Boat Perfect

A week ago I was at the airport, learning that my flight had been delayed and starting the slow return to London after a break in the country where I had been surrounded by fields with cows and fat lambs; wild flowers in the hedgerow; skies that changed from grey to blue and back again; farm buildings and farm machinery a part of the landscape; and greens of all the shades they say make up Ireland.

But hold on a minute, for I am again surrounded by fields, by sheep and cows and hens; there are farm buildings and farm machinery; this morning’s pale skies have become a radiant blue; the hedgerows buzz with bees enjoying the wild flowers; the countryside is swathed in her summer greens. The internet connection is just as erratic as at Cousin’s.

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Replay: March 2009 This Boat Belongs to Cat

This was originally posted on MyT.
MARCH 7TH, 2009 23:08
Boating companionship

The Cat and I left London mid-morning and had a quiet journey. It would have been earlier except Cat, correctly guessing a car journey was on the cards, decided on evasion, and it was only be pretending complete indifference that I lured him close enough to me to catch.

He threw up a hundred yards short of the marina, which made for a slightly stressful arrival. But once on board, he’s been a star. Now that people are returning to their boats with the promise of spring, we’ve had social calls, rather than professionals checking out the loo/batteries/fridge etc. Cat has purred and welcomed, then stretched out over three-quarters of the seating and slept.

Last night he woke me with fearful howls. I leapt out of bed, convinced he was in dreadful pain, to find him defending das Boot from an uninvited visitor, one of the feral cats from the colony at the nearby farm. I hope he doesn’t do it again tonight, but I can’t help thinking this means he’s decided this is his boat and he’s happy here.

Feline Adventures on the Gunwhale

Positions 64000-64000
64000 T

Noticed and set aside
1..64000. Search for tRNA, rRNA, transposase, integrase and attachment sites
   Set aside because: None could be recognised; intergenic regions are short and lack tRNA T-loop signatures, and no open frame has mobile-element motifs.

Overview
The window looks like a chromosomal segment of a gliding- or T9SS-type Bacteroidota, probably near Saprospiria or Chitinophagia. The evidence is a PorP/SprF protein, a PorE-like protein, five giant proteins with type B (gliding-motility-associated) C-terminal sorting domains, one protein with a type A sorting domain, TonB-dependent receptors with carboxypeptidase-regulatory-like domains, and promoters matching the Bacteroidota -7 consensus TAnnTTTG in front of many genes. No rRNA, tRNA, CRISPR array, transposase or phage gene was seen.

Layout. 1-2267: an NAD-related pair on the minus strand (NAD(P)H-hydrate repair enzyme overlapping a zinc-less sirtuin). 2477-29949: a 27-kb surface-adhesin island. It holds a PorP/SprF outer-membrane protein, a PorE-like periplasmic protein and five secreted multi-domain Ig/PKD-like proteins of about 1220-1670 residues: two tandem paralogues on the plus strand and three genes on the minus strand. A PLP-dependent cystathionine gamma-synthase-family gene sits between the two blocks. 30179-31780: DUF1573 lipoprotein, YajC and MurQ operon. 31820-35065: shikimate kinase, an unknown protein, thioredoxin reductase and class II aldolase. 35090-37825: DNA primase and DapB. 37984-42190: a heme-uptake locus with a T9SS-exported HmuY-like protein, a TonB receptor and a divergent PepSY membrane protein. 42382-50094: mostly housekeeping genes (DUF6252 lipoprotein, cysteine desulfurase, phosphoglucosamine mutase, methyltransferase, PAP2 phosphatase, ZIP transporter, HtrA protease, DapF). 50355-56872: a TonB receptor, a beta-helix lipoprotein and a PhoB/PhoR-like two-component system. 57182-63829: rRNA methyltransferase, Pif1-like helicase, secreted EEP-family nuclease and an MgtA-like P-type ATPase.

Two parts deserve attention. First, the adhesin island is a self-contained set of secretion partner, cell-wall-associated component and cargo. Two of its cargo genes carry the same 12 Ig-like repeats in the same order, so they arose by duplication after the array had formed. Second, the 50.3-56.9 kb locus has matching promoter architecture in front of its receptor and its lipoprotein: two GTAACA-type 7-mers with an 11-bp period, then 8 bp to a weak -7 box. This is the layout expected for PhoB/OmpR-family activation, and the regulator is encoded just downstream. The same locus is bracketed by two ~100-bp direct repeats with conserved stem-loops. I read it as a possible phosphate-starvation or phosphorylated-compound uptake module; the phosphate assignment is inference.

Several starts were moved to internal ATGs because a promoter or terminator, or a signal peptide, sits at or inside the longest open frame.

The shaky video is down to my nerves I’m afraid, but it is a recording of Not Cat’s first steps on the gunwhale. He was very cautious. Too cautious perhaps. More likely to lose his balance through indecision. Later, in the early hours, we both watched one of the feral cats showing us how it’s done. She leapt confidently onto das Boot from the path, peered inside and when she realised she was being watched in return, leapt equally confidently onto the pontoon and disappeared into the night.

Still, I’m proud of my boy, and I’m looking forward to documenting his progress, but I think we might wait until the spring to let him really explore.

Afloat Again

This is from last night, when the connection kept failing, as it well may do today too.

Due to the rain earlier today, I ummed and ahhed about coming East. I don’t like the mud/boat combination. Too much cleaning and dirty bits of newspaper are involved. So it was as the sun was setting that we arrived. The view across the fens on the approach road was beautiful.I was tempted to stop and get out my camera, but common sense prevailed. It had been a lovely afternoon and the countryside in its late autumn colours, under blue skies, was like a travel brochutre with knobs on.

We are alone. There is no one else at the marina, and from the lack of cars, I’d say no one out on their boat from here either. It could be scary but it’s not. I rather enjoyed showing Not Cat the ropes. He hasn’t been on das Boot since May, though he had a mooch about the marina a few weeks ago.